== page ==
In the United States in the late 1990s, privatization found advocates who complained that U.S. workers, paying compulsory payroll taxes into Social Security, were missing out on the high rates of return of the U.S. stock market (the Dow averaged 5.3% compounded annually for the 20th century). They likened their proposed "Private Retirement Accounts" (PRAs) to the popular Individual Retirement Accounts (IRAs) and 401(k) savings plans. But in the meantime, several conservative and libertarian organizations that considered it a crucial issue, such as the Heritage Foundation and Cato Institute, continued to lobby for some form of Social Security privatization.
The liberal position is typically anti-privatization. Those who have taken an anti-privatization position argue several points (among others), including:
Advocates of major change in the system generally argue that drastic action is necessary because Social Security is facing a crisis. In his 2005 State of the Union speech, President Bush indicated that Social Security was facing "bankruptcy." In his 2006 State of the Union speech, he described entitlement reform (including Social Security) as a "national challenge" that, if not addressed timely, would "present future Congresses with impossible choices – staggering tax increases, immense deficits, or deep cuts in every category of spending."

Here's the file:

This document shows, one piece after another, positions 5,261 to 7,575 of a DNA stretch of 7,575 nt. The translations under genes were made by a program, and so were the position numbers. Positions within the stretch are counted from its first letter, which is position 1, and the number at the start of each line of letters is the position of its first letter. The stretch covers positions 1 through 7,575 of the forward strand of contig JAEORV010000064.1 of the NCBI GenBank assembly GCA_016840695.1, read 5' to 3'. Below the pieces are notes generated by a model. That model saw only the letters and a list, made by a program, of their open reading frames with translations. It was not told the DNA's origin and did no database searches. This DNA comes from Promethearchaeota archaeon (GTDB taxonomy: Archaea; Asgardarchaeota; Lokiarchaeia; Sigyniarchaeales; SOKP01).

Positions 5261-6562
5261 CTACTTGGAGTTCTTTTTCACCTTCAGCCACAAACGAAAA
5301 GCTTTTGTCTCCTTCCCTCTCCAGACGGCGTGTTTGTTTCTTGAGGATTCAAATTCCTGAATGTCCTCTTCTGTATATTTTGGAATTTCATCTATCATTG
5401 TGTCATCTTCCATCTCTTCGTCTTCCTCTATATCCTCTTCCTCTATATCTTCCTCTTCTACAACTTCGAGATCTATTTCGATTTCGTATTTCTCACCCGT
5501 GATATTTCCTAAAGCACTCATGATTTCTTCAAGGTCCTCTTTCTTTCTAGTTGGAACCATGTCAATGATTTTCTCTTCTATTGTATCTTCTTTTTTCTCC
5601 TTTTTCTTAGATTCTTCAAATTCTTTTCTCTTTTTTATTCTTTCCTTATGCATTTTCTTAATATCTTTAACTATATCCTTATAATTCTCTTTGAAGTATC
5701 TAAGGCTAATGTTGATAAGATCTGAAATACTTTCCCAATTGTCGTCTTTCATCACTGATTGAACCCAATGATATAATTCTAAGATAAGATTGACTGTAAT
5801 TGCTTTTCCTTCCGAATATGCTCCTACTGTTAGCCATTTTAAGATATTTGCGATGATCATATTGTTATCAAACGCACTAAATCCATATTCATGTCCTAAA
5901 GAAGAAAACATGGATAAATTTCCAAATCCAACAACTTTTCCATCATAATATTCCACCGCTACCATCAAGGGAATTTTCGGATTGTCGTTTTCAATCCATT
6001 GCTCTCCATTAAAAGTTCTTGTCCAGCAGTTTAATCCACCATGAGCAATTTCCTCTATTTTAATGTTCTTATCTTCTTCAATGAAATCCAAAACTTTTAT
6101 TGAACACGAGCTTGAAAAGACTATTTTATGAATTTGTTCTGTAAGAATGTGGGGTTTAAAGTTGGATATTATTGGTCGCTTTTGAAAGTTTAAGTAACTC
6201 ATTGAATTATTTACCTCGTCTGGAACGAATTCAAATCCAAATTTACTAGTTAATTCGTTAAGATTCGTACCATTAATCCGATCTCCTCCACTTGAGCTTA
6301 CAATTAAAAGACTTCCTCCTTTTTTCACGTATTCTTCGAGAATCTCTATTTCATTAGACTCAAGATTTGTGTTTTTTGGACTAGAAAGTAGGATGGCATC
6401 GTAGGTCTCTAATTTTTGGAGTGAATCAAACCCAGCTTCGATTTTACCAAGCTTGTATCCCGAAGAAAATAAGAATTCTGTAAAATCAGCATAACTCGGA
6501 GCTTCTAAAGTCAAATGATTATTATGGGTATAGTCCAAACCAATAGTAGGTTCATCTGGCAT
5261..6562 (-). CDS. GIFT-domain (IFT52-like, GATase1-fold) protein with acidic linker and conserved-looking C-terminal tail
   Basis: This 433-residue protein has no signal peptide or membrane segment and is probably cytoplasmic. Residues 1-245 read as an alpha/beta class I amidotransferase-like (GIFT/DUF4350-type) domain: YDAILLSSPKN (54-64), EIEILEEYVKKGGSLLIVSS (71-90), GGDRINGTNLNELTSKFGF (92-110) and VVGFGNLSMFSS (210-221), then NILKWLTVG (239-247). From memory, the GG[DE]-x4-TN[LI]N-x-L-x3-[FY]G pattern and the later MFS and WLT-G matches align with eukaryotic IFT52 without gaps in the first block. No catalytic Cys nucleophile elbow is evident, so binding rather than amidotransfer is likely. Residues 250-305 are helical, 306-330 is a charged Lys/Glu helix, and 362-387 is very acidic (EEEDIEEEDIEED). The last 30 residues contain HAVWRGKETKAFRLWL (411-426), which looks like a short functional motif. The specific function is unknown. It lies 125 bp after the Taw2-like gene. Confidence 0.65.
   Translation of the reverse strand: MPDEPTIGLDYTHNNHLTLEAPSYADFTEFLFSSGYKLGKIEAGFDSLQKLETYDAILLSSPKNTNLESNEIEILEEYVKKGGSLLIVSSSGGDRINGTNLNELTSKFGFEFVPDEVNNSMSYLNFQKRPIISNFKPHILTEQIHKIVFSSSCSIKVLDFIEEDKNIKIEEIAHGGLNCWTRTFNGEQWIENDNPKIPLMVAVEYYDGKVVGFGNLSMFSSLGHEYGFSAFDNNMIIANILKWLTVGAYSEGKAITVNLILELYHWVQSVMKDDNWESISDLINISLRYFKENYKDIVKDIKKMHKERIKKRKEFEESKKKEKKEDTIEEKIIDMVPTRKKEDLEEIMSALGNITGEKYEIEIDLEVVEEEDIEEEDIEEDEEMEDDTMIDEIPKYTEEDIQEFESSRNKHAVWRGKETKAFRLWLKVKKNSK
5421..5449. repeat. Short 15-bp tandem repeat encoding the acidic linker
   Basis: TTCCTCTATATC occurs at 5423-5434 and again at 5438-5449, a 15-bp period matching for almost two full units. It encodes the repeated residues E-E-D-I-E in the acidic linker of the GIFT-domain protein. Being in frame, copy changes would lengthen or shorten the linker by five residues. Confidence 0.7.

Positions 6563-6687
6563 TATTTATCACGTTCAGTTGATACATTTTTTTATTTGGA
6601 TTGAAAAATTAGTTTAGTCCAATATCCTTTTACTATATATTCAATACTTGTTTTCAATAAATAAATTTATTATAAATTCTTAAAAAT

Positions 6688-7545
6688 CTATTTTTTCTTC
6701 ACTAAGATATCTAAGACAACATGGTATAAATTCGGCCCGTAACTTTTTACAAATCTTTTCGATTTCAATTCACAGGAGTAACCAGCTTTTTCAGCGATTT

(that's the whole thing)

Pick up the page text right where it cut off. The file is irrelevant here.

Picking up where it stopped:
A liberal think tank, The Center for Economic and Policy Research, says that "Social Security is more financially sound today than it has been throughout most of its 69-year history" and that Bush's statement should have no credibility.
|“||[T]here is a long-run financing problem. But it's a problem of modest size. The [CBO] report finds that extending the life of the Trust Fund into the 22nd century, with no change in benefits, would require additional revenues equal to only 0.54 percent of G.D.P. That's less than 3 percent of federal spending — less than we're currently spending in Iraq. And it's only about one-quarter of the revenue lost each year because of President Bush's tax cuts — roughly equal to the fraction of those cuts that goes to people with incomes over $500,000 a year. Given these numbers, it's not at all hard to come up with fiscal packages that would secure the retirement program, with no major changes, for generations to come.||”|